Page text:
The online amazon-era has encouraged an insatiable societal appetite for consumption.
Habits form the version of ourselves that define who we are, going unnoticed until someone points them out, to which we react with hyper-consciousness in the days following (I type trying not to stick my tongue out of my mouth in concentration). For me, common habits include reaching for a reusable bag as I walk out the front door, or rinsing a yoghurt pot before chucking it in the recycling bin. It seems that in a world facing rising sea temperatures and melting icecaps, habits have naturally become environmentally focused.
Is that it? Will my meticulously washed plastic containers come together to form some sort of world-renewal plastic machine? Does my vegetarian lifestyle eradicate the depletion of natural resources? Despite recognising my newish habits as a step in the right direction, the harsh reality is that my die-hard eco-conscious choices have minimal effect on the revival of our planet. Sure, every small step makes a difference, but real change requires widespread action.
With the World Meteorological Organisation and British Met Office recently warning that the world may temporarily breach the 1.5 Celsius mark within the next five years, further action is needed. 65% of consumers now demand greater responsibility from companies with regard to environmental action. The lack of air pollution because of the Covid-19 pandemic, provided societies across the globe with a glimpse into what a greener future could look like, and larger organisations are profiting from consumer habits.
The benefits of organisations going green:
Environmentally conscious consumers sit within the employment team of every organisation. Aligning with employee views will result in improved recruitment and staff retention. Employees will feel safer working for green businesses as there will be a healthier work environment.
Green companies and brands are typically more appealing to consumers, therefore an enhanced environmental brand image may increase competitive advantage within the market.
Switching to ‘smart energy’ practices and utilising methods such as energy conservation, recycling, solar power and reduced water usage helps to keep costs down.
Organisation situated within the ‘green’ space leaves them open to better investment opportunities.
Becoming a green business and relying on sustainable products will not only reduce costs but will also ensure long-term growth.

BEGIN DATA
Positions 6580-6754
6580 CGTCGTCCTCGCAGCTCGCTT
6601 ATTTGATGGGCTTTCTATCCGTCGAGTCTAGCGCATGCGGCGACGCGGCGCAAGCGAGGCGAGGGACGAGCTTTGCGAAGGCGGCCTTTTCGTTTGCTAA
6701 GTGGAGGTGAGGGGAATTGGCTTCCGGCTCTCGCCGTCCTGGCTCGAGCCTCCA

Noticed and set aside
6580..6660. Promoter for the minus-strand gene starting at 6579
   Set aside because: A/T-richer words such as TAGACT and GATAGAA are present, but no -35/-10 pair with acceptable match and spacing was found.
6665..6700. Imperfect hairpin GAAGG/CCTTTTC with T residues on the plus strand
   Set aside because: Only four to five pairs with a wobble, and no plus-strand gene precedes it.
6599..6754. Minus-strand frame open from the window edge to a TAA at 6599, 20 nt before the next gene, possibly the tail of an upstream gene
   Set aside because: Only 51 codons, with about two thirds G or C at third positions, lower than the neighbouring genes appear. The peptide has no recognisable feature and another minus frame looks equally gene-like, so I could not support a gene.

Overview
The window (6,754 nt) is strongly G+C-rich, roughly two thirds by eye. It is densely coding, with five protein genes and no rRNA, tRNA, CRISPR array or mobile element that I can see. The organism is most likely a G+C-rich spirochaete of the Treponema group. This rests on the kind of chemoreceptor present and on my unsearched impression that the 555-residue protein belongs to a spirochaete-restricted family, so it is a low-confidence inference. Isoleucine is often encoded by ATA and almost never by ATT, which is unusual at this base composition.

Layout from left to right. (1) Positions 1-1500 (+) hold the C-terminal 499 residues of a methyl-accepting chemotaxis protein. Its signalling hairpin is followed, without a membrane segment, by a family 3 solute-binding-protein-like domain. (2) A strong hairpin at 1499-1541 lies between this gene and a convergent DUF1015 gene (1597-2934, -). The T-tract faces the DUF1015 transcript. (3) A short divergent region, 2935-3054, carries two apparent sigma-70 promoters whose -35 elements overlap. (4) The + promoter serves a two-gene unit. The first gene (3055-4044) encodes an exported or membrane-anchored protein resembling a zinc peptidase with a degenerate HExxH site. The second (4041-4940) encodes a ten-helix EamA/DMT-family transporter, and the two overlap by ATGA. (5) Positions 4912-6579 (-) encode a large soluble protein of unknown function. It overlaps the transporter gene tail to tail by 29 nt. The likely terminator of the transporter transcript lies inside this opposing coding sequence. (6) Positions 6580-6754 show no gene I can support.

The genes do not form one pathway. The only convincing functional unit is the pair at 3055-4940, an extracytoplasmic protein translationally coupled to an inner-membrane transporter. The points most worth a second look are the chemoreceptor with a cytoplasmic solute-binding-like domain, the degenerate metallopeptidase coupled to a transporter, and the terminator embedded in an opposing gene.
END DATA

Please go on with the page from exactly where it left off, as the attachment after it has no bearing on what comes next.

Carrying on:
Already, some of the globe’s key players have begun implementing green initiatives to benefit from the brand image and monetary advantages attached to being 'green' (not the Kermit kind). Disney is working to reduce the indirect greenhouse gas emissions they emit through the reduction of electrical consumption at their facilities, while Amazon’s very own Jeff Bezos has pledged $10 billion to fight climate change. We’ve even witnessed an attitude shift within the quick-service restaurant industry. McDonald's have made us resent the plastic straw, while Starbucks coffee cups have come to resemble the fall of mankind.
Don't get me wrong, I'll keep rinsing those yoghurt pots. Developing raisin-like fingers for the sake of my minuscule contribution to a better world. My actions feel worth it knowing that wider organisational change is happening too, this is where a noticeable impact will develop from. The proof is in the uptake.
Is your organisation set to be part of the change?
In a world where technology continues to develop and business goals align to making money moves and saving the planet, having the right team behind you is key. While you focus on essential business activities, the dedicated recruitment team at Kelly will search for the worlds next best innovators to join your organisation.
If you're preparing for a green future and searching for the talent to keep the momentum going, Click here to register your interest with Kelly.